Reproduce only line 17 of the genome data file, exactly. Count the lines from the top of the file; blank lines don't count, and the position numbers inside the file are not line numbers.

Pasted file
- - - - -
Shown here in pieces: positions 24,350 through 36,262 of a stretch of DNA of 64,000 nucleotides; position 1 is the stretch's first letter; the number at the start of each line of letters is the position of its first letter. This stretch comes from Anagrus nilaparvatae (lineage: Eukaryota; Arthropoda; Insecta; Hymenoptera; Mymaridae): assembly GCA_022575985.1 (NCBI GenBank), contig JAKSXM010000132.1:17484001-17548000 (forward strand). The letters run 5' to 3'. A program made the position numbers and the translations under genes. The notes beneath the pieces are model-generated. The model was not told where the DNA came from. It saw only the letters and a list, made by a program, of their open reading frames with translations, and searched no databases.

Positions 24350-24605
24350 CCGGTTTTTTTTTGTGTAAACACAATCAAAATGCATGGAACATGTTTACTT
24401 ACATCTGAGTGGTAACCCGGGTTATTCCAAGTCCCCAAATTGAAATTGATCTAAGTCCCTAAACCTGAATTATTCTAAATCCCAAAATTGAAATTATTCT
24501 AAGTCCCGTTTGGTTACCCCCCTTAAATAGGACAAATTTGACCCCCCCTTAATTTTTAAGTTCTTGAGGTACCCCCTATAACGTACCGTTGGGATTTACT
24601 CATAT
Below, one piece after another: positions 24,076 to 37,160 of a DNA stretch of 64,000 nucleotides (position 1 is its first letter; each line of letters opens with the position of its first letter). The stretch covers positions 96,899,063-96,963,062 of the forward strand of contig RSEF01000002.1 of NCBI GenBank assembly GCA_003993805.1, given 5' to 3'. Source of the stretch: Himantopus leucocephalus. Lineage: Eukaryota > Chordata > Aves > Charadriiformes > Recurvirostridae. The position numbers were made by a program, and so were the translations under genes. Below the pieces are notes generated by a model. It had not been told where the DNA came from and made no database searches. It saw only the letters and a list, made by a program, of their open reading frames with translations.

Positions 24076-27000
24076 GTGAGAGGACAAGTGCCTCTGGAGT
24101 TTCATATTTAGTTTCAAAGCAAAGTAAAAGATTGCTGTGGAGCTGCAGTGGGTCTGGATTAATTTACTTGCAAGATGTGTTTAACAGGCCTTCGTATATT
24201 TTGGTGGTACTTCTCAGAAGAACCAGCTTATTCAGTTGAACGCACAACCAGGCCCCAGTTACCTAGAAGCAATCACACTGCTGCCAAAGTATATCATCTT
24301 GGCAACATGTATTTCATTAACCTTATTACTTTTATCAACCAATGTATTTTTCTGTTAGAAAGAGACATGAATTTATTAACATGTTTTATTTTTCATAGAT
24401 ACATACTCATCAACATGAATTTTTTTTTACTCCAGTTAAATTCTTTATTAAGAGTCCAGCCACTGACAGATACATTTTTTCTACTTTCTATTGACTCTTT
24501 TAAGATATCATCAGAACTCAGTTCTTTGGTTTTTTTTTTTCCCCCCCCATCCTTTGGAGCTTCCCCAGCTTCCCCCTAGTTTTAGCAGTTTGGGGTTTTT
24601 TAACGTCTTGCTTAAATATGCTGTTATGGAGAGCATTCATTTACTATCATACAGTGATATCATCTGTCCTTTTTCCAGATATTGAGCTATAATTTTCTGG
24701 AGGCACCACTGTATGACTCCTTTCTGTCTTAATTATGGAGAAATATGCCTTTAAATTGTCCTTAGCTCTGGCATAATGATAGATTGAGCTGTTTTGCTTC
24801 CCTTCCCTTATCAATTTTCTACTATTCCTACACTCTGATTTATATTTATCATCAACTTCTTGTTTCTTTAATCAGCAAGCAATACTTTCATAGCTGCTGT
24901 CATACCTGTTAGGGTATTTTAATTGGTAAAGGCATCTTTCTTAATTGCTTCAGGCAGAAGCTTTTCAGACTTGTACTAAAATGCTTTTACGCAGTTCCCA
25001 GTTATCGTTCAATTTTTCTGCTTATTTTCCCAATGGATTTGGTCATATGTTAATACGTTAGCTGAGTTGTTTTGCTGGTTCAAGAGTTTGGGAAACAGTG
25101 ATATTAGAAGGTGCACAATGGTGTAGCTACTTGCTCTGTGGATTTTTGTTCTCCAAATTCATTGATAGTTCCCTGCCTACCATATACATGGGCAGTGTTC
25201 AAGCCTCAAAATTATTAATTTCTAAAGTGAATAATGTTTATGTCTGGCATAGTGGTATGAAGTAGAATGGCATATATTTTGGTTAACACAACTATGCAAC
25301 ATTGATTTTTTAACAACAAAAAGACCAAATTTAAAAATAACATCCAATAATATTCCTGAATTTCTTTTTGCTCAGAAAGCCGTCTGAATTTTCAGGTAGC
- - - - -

24801 CCTTCCCTTATCAATTTTCTACTATTCCTACACTCTGATTTATATTTATCATCAACTTCTTGTTTCTTTAATCAGCAAGCAATACTTTCATAGCTGCTGT